***WARNING: this review contains spoilers***
To say that a lot happens in the final four minutes of Love, Lies & Records’ debut episode would be an understatement. First, Kate Dickenson (Ashley Jensen) is on the brink of telling her partner about her office affair, before suddenly changing her mind and proposing to him instead. Then when they go downstairs to announce their engagement to the kids, her colleague turns up in tears because he’s having a personal crisis about his transition from being a man to a woman – and he’s been kicked out by his wife so he needs somewhere to stay. It’s an exhausting whirlwind of a scene, and indicative of how hectic the whole hour is.
Kay Mellor’s new BBC1 series, which follows the adored, almost-messianic registrar Kate as she deals with the daily dramas of births, deaths and marriages, is a fantastic concept for a show. Material for good plot lines is boundless in a registry office, where all of life’s most important moments overlap. But perhaps the wide-ranging opportunities in this setting are also the drama’s curse.
Because Love, Lies & Records is busier than Liverpool Street station at 8am on a Monday. As Kate struggles to maintain the balance between her professional and personal lives, Mellor is juggling five storylines at a time: we’ve got an office affair, a potential sham-marriage, someone coming out as trans, a vengeful colleague and a hospice wedding to digest in the first episode. While a drama’s debut always requires a writer to introduce multiple narratives and sew seeds, the sheer number of storylines here dilutes the potency of each one – and we simply don’t have enough feelings for them all.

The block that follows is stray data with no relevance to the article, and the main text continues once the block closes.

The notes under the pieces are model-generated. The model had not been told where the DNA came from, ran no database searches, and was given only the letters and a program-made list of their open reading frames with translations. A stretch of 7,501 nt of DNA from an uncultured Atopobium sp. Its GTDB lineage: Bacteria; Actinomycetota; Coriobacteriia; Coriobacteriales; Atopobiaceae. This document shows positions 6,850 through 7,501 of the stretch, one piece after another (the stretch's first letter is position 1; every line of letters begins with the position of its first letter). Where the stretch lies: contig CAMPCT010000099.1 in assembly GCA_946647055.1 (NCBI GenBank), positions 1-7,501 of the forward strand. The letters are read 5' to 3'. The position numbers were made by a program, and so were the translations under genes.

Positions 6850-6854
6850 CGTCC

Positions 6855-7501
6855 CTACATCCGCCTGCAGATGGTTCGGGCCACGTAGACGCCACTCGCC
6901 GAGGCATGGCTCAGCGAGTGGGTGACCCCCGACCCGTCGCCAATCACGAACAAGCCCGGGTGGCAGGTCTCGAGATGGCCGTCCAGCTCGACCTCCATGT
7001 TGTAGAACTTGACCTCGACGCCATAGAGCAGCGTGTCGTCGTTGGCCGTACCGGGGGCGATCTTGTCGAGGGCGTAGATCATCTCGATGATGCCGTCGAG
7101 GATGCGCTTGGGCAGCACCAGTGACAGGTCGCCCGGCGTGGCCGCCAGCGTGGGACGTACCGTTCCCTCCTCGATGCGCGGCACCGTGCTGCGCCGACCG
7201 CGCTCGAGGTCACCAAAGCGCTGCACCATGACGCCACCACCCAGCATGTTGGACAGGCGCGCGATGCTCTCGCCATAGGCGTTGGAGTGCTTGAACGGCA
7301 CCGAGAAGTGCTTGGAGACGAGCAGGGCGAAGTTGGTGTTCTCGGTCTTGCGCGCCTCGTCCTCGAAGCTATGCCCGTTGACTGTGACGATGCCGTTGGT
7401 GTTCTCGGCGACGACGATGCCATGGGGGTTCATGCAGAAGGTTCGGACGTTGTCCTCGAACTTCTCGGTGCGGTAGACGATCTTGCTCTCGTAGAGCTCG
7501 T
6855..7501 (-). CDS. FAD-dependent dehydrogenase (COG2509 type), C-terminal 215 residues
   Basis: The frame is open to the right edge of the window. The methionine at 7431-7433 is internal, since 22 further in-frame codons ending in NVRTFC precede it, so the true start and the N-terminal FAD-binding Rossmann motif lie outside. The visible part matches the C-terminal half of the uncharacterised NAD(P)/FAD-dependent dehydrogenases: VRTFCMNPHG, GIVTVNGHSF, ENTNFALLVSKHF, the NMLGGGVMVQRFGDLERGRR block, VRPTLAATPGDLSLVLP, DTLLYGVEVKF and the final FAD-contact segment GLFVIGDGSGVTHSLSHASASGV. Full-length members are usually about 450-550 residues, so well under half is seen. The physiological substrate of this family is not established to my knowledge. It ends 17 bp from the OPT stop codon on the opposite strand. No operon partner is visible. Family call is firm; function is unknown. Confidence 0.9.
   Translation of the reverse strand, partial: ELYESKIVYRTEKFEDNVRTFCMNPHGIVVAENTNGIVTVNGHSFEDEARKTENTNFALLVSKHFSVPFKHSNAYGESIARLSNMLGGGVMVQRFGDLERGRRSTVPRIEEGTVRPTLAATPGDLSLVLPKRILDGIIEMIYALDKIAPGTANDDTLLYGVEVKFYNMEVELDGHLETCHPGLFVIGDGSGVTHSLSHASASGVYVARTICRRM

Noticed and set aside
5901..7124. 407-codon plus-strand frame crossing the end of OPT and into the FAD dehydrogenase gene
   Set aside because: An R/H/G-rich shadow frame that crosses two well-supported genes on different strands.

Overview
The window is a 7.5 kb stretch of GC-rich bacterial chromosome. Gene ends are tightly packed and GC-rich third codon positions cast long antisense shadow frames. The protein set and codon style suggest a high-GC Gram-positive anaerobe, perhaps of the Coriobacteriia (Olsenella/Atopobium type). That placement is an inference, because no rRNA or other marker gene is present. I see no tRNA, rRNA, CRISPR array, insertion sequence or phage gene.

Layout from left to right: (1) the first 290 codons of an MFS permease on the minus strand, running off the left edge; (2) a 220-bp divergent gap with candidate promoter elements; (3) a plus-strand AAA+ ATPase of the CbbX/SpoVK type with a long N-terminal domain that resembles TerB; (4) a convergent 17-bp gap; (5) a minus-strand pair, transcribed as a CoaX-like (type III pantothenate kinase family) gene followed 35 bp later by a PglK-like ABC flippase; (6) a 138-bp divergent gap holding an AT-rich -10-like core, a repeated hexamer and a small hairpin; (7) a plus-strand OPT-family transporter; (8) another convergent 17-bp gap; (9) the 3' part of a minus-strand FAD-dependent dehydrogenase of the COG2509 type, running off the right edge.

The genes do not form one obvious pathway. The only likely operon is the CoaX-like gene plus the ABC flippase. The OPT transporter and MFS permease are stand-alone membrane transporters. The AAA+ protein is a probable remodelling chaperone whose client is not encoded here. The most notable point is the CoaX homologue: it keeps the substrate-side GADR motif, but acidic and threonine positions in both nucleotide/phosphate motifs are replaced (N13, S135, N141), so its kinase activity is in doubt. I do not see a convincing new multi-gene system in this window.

That’s not to say that the stories aren’t worth telling. The hospice wedding plot line is an ambitious subject to tackle in a first episode, and Mellor’s depiction is deeply moving. It’s especially interesting because it interweaves the three duties of a registrar: a birth, a marriage and a death. Simon Armitage’s (James Burrows) simultaneous joy and grief is hard to stomach in the scene in which he marries the 27-year-old terminally ill mother of his newborn child. This drama does emotion very well.
Mellor has strived to counterbalance this melancholy with some moments of comedy, and there are a few good laughs (notably when one couple tries to call their child Chlamydia). However, this joke is used as a buffer for a distraught conservation that James McKenzie (Mark Stanley) has with Kate about his fear of coming out as trans to his family. The viewer is catapulted from laughter to sadness, and ultimately left disorientated.
Love, Lies & Records also has a tendency to push the bounds of plausibility. Kate may be a maverick, but it really is unlikely (and unethical) that a registrar would bowl up to the front door of someone she presumes is having a sham marriage – at night. And it seems too much of a coincidence that she happened to be driving along the same road where widowed Simon stepped out in front of a car, with his baby nestled in a papoose. All of that was in the space of one day, finished off by those last, mad four minutes.
I think I need a nap just to digest it all.
Love, Lies & Records continues on Thursday 23rd November at 9pm on BBC1